Because we have had so many questions regarding rehabbing websites, here are some ideas of what to be thinking about.
The goal is to have a site that is unique, not just like the guy's down the street. It makes you stand out and makes the user want to dig deeper into your back pages. But a great site is not what you like... it is a site that accomplishes your goals and helps your company grow.
Your website is more than just the front door or display window for your business - it should invite the prospective customer inside, welcome them and help them find the solutions that you provide to the problems they have.
So before you go out and hire someone to start coding or re-coding your site, consider the following questions and be sure you can answer them (and if you can't, we should talk)
Who is your "ideal client"? It is important for you to look at your site from your ideal client's perspective. Do you talk in their language or your businesses jargon?
What problems does your business solve for this ideal customer? Your visitor should be able to understand that you comprehend their issues and that you know how to solve them. And that should be clear in your home page and every linked page. Ultimately, if you can't show you can help them, the visitor doesn't care how many years you have been in business or how many awards you've won.
What is your "remarkable difference"? Your site should explain how you do whatever you do differently then your competition. What makes you the right firm to work with. It isn't great service (You can't sell on service if they haven't experienced you and who do you know that markets lousy service?). And it is not your "experience", though it could be that your experience gives you special skills that help you solve their problem - so spell that out clearly.
What do you want them see on your site? Can a prospective client figure out what they get from working with you on the homepage? Are your navigation buttons the same as everyone else's or do they make sense to your ideal client? Can they find what they need to learn more and dig deeper easily? There is nothing worse than going to a website and not being able to find what you want to know. When that happens, your prospect just goes back to Google and selects the next guy on the list. (you have roughly 12 seconds to help them find out what they need to know to stay on your site)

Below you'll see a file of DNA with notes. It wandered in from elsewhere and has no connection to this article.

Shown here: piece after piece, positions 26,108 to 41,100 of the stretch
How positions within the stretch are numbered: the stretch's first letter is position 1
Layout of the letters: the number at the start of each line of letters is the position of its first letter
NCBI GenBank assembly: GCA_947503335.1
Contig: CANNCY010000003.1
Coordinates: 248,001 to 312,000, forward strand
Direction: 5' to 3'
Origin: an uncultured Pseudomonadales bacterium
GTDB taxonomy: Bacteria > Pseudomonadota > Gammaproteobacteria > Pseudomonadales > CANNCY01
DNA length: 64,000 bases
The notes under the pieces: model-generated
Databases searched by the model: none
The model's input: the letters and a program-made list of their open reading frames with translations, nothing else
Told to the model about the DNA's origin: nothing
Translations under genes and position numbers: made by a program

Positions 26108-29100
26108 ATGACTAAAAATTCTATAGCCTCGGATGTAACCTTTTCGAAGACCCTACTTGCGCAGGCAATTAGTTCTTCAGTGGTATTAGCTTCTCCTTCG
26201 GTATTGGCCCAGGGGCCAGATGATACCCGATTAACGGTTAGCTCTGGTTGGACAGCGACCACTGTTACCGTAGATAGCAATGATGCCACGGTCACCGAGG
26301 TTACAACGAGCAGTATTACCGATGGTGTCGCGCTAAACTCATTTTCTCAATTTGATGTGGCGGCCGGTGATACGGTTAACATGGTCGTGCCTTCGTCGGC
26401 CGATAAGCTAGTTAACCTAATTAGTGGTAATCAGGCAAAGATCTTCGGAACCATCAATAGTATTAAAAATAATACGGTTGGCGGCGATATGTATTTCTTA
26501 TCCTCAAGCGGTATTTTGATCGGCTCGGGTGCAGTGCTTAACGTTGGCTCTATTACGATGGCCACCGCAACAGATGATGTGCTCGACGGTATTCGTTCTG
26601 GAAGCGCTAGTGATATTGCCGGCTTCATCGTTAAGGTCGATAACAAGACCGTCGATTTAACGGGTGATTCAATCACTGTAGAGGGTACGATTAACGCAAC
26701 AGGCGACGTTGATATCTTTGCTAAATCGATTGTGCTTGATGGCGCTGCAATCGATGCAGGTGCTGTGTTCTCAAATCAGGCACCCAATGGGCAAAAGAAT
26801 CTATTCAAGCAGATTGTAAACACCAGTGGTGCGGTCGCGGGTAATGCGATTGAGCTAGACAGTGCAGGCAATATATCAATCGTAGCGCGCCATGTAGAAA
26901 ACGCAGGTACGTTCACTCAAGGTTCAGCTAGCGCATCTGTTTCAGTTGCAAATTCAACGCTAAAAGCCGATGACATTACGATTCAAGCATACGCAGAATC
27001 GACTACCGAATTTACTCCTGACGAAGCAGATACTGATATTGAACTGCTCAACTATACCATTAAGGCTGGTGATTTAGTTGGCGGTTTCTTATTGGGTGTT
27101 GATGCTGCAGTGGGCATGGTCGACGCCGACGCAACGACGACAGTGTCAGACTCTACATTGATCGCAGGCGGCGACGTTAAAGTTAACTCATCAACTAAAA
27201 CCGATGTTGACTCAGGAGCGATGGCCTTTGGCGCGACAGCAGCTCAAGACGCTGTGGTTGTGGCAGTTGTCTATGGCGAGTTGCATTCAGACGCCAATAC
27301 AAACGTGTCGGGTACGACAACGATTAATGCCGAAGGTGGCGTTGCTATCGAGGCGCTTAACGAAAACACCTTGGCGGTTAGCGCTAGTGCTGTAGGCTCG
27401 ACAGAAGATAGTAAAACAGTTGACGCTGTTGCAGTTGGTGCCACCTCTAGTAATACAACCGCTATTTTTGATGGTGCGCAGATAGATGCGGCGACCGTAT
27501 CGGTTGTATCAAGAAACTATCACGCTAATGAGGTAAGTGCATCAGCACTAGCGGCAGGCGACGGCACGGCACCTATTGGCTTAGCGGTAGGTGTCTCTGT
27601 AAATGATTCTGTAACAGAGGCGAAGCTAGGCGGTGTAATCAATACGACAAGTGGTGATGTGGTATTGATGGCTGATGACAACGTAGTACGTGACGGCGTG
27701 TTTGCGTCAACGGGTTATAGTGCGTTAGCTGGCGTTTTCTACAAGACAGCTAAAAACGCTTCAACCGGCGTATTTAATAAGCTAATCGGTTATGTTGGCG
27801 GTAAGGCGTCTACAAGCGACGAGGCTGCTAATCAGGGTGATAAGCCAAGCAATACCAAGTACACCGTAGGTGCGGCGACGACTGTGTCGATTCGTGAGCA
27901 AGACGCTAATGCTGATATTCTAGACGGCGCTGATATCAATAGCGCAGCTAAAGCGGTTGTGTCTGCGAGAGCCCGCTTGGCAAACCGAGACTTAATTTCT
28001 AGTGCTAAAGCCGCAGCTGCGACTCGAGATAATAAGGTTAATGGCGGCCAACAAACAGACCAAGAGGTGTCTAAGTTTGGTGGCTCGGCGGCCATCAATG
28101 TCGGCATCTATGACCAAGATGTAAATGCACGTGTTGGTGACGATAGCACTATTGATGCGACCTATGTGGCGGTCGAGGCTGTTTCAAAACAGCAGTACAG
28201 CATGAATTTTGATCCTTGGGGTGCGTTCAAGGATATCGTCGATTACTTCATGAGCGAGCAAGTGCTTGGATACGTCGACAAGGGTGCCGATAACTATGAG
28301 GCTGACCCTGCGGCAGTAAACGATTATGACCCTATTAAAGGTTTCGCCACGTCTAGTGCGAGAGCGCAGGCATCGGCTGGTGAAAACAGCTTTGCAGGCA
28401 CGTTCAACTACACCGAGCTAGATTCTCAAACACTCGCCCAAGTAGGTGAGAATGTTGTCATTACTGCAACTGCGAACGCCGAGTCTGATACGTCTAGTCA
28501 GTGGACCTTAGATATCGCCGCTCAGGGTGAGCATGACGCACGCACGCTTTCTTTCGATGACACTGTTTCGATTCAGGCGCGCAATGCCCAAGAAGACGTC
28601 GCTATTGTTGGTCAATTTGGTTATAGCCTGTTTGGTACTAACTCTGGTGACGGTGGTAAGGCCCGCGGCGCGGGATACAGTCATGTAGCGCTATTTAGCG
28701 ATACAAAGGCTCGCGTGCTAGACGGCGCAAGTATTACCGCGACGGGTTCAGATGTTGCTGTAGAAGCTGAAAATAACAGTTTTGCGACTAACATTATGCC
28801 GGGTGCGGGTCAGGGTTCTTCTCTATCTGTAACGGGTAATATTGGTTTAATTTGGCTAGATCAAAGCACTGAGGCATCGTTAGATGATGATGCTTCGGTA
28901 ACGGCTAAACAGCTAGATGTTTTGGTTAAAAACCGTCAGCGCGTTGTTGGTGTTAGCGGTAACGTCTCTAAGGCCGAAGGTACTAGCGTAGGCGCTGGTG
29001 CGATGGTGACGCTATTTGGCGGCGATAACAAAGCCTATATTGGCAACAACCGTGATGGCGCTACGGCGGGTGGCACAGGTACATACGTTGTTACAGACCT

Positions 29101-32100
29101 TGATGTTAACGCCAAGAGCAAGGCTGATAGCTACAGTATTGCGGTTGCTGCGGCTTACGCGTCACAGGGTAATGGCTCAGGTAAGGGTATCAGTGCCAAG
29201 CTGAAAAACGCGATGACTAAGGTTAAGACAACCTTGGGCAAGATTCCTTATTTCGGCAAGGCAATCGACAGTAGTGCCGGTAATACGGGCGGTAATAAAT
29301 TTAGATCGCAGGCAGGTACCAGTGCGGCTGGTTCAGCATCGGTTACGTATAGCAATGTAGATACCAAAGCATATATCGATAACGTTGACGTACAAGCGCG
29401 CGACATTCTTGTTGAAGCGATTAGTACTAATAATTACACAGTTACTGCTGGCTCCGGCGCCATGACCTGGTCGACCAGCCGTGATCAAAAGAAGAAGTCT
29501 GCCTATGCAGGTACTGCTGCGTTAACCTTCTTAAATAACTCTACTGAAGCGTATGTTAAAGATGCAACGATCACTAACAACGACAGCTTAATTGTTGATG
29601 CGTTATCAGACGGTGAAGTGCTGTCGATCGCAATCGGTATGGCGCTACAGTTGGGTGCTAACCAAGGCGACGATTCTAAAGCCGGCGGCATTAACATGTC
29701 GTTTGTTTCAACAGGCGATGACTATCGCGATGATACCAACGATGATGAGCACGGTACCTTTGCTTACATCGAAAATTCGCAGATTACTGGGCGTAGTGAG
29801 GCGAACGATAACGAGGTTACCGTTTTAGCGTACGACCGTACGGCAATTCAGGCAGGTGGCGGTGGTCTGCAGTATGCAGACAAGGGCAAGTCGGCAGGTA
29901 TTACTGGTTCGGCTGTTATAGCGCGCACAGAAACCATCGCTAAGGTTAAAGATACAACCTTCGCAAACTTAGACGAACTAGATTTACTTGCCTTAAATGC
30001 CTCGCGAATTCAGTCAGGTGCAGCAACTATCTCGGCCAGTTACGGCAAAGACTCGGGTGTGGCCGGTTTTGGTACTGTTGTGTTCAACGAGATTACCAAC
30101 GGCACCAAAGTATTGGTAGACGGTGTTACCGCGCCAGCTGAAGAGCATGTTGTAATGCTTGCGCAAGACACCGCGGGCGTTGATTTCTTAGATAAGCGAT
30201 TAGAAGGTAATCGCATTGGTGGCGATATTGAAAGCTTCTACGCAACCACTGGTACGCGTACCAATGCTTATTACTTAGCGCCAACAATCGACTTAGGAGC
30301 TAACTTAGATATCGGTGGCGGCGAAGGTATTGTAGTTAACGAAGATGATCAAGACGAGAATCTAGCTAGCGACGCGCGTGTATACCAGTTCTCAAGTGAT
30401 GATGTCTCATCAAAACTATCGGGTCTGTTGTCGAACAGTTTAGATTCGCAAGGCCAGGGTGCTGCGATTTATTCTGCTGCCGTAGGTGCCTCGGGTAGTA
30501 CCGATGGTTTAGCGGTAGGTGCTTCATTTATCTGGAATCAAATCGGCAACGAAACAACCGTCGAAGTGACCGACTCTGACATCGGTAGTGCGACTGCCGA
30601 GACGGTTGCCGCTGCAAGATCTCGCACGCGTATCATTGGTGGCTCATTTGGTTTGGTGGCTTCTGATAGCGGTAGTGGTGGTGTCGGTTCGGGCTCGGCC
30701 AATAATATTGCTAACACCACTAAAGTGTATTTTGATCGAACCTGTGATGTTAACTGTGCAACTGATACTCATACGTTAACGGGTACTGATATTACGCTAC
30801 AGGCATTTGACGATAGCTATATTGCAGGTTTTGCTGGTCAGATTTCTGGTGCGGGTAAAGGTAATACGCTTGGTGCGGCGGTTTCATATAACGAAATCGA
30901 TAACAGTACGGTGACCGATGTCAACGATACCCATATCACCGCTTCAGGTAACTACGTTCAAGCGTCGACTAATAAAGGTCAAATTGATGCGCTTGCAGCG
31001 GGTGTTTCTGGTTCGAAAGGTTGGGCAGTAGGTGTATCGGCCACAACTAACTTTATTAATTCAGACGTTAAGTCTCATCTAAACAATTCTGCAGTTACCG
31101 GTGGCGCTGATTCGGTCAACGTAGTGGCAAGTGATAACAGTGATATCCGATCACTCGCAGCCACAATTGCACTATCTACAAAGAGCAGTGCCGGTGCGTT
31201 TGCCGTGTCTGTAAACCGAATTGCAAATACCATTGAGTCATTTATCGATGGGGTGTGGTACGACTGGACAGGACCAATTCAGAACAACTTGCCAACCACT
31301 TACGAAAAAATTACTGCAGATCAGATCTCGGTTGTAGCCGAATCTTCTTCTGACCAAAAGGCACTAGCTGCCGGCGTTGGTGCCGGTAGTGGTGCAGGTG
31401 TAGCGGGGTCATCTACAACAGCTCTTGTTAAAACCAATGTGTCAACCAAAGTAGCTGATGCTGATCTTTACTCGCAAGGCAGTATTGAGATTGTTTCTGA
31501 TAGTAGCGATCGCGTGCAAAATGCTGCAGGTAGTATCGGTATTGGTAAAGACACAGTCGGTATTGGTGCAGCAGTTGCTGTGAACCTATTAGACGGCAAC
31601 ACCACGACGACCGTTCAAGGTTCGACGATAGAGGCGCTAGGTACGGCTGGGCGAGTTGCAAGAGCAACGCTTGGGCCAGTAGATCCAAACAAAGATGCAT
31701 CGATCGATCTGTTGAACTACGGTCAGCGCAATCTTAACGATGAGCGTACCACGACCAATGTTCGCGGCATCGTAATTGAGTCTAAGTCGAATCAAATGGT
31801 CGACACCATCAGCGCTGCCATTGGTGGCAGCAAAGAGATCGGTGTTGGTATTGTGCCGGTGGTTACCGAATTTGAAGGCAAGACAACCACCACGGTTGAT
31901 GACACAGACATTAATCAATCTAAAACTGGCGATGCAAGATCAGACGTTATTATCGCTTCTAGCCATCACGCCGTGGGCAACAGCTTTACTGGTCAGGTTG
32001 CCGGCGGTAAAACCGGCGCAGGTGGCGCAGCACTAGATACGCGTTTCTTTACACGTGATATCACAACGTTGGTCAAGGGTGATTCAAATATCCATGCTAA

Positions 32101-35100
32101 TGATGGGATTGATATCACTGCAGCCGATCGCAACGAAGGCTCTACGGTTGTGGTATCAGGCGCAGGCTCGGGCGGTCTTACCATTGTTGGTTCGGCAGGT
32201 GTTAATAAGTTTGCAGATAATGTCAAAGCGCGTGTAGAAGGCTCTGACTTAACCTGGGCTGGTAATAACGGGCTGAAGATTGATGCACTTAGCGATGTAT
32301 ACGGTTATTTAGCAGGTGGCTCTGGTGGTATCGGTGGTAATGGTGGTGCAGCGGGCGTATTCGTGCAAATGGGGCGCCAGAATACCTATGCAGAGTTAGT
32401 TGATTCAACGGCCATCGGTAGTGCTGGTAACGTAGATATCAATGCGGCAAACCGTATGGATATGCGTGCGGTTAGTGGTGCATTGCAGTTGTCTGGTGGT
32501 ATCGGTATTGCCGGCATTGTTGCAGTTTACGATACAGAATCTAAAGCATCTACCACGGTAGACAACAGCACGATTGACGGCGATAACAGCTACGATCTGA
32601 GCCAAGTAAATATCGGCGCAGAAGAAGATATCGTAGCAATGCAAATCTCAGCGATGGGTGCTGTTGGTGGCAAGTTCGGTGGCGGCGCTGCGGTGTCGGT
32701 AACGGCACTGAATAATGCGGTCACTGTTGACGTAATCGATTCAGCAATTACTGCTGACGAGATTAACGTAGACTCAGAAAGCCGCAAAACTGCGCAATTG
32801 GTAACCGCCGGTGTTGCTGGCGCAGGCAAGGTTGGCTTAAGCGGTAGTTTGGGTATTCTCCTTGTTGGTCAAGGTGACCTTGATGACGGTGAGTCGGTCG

What is your call to action? What do you want them to do to continue to interact with you? You should have a opt-in to your mailing list on every page of your website. Do you have some valuable offers they can sign up to download? Is there a seminar replay they can register for? Don't just have a "contact us" button - what happens if they are still early in their buying process and they aren't ready to contact you yet?
Finally, try to keep it clean and simple. While it is your website, it isn't about you, it's about them - what they get and why they should engage. Don't try to put everything about your company on it - what is relevant to your ideal customer is what should be there front and center. Its not a bad idea to leave them wanting a bit more and to give them a reason to contact you.
When you get serious about creating an outstanding web presence, remember the Leading Results Core Marketing Mantra - "Don't talk about the products you sell; talk about the problems you solve. - Then talk about the remarkably different way that I as a customer will experience working with you as you solve those problems. -Be sure you tell me what I get; NOT what you do. Because I don't have time to figure out if what I need is what you do."